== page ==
Will the sun finally be shining for the Peaky Blinders?


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We’re in the middle of the bank holiday and the weather is gorgeous! I managed to get myself to the beach in Bournemouth but apart from the sun, sand and (cold) sea I’ve got something else on my mind! The new series of Peaky Blinders starts tonight leaves me extremely excited to know how Tommy will lead his constituency and how the series will take a political turn. Usually associated with colder months I’m found curled up on the sofa with a blanket so I can hide at the grotesque happenings in Peaky town. But today I’ll be sweating alongside the Shelby family household as they make life changing decisions. But maybe there’ll be some sun in Brummie tonight.

Click to view a similar summer style

Many a conversations with female friends have left me feeling like the outsider when sharing my enthusiasm for gang themed films. Having only appreciated a rom com for my guilty pleasure I’ve often turned to films depicting three dimensional male (often white) leads getting themselves out of very sticky situations. It could be argued these types of films offer viewers their need for artistic vigor when it comes to story, delicately captured intensity and cinematography. More so than any vampire falling in love with a mortal could.

Maybe I leaned towards films, which portray violence because I wanted to be like my older sibling who often went to Karate classes, over indulged in Manga and Gangster films.

With a more nuanced understanding of Film, TV and theatre since immersing myself in the creative industry, I’m always looking for the underlying message. As much as I’m wired to enjoy a well structured story, male violence and aggression should have a purpose. Mere titillation factor and shock value simply aren’t reason enough for driving the story forward.

‘Toxic masculinity’ has become part of our vocabulary in recent years when understanding male aggression, violence and PTSD. The Peaky Blinders set to exploit the economic turn of the country to lift themselves out of poverty. Many of the characters ‘have fought in the first world war and deal with their post-trenches PTSD in one of three ways: fighting, paying for sex or drinking. Many have argued that such writing (like Peaky Blinders) has led some academics to claim ‘it uses psychological trauma as a way to justify the glorification of some elements of British lad culture and even nationalism.’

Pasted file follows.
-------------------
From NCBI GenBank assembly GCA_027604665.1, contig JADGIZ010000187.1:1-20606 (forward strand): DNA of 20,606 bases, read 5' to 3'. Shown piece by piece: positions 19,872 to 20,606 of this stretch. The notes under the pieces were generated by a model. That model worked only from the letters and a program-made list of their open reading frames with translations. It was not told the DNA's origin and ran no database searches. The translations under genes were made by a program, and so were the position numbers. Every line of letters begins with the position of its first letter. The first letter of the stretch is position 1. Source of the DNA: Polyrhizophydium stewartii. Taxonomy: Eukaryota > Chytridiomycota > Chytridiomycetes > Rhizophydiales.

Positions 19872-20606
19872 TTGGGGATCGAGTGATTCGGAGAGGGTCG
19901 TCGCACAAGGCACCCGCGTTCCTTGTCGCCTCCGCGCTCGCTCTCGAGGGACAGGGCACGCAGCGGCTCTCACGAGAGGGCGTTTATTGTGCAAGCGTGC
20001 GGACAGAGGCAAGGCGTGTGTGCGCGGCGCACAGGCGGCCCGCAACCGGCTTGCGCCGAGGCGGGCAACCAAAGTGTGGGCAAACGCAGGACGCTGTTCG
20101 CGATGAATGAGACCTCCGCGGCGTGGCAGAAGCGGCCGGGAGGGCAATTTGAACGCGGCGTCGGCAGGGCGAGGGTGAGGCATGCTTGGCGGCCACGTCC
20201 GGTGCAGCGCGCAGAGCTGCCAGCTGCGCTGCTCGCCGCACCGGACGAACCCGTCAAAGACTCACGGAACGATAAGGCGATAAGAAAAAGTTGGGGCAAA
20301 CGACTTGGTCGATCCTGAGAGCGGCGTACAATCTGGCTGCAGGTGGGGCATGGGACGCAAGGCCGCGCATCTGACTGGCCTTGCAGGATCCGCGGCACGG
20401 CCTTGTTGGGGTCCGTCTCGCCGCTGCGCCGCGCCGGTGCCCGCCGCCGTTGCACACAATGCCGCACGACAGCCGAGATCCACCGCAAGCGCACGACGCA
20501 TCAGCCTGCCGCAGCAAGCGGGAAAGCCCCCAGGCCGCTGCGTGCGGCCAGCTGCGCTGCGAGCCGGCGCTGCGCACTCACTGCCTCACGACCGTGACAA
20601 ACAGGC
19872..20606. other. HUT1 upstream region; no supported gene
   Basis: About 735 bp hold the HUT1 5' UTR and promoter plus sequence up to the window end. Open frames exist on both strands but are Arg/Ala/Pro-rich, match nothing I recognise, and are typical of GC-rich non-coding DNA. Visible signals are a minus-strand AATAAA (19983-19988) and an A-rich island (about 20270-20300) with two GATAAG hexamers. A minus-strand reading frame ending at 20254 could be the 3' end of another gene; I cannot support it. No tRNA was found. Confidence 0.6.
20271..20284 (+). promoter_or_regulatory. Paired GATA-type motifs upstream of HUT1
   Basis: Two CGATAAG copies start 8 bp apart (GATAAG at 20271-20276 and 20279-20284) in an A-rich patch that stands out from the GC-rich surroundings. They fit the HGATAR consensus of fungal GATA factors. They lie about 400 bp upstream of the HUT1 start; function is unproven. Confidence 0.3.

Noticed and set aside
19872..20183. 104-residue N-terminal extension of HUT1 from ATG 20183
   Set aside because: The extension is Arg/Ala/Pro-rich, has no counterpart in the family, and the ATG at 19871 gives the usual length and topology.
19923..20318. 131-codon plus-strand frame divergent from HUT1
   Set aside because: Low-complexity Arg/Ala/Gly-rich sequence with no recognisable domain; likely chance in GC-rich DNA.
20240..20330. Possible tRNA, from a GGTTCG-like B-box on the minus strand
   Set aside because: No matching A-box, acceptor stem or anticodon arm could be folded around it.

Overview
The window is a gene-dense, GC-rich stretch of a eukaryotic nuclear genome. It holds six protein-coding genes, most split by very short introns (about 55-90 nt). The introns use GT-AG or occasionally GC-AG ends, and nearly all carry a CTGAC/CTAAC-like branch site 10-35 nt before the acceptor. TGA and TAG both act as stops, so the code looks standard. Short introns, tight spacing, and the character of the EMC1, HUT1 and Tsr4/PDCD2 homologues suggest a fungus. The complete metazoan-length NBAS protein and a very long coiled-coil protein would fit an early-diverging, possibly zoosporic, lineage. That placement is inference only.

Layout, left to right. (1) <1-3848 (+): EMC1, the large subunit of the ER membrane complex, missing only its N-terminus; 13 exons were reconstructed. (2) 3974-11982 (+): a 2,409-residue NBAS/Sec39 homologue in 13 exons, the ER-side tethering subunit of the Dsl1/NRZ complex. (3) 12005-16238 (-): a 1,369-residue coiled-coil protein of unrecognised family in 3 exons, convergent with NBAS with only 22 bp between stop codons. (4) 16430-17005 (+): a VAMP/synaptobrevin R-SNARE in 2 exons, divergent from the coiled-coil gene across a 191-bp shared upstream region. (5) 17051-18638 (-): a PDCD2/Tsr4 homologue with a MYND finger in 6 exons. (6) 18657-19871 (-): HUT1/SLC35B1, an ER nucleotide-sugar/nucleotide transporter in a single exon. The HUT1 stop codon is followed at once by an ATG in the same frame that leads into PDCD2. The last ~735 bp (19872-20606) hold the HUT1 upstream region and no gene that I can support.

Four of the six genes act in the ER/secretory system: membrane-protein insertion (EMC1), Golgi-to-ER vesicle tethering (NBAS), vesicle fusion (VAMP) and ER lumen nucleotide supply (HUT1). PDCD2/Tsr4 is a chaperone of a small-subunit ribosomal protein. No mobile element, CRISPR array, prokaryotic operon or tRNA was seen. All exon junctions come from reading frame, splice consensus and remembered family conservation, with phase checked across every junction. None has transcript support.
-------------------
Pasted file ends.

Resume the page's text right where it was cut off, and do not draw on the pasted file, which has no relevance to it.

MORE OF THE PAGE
Peaky Blinders does a great job at depicting the ultimate consequences for violence. Tommy has a psychological breakdowns, loses all his profits, some family members and the love of his life which makes it quite clear that choosing the bad path leads to devastating affects.

With domestic abuse, gang violence and crime at an all time high, is there a potential call to action for TV and Film producers (including the likes of Cillian Murphy – who plays Thomas Shelby) to take more responsibility of what’s happening in society? And if so what would that call to action be? Story lines that depict behaviour as a result of PTSD and socio-economics are surely already doing their bit. But why does that not feel like enough especially with such a popular show? If they can have the potential to change society, then why not?

We all know the likes of shows like Peaky Blinders are not completely real and even real life stories that have been renacted are considerably filtered for viewing purposes by camera angles, shots and the cast. Many actors often find themselves far removed from the characters they play. So what’s the point of a dramatic TV series other than to fulfill our need to be shocked and entertained? Should we be calling for the shows producers to take responsibility when it comes to creating awareness when they themselves don’t agree with the grand actions of their characters?

The opportunity to embody such characters’ is simply a dream to play, myself included. Is it that art imitates life or does life imitate art? Either way I hope the new series brings politically challenging urgency to reflect current contemporary issues. And if it does perhaps artists are changing society, more than they think.

Series 5 starts 25th August at 9pm.

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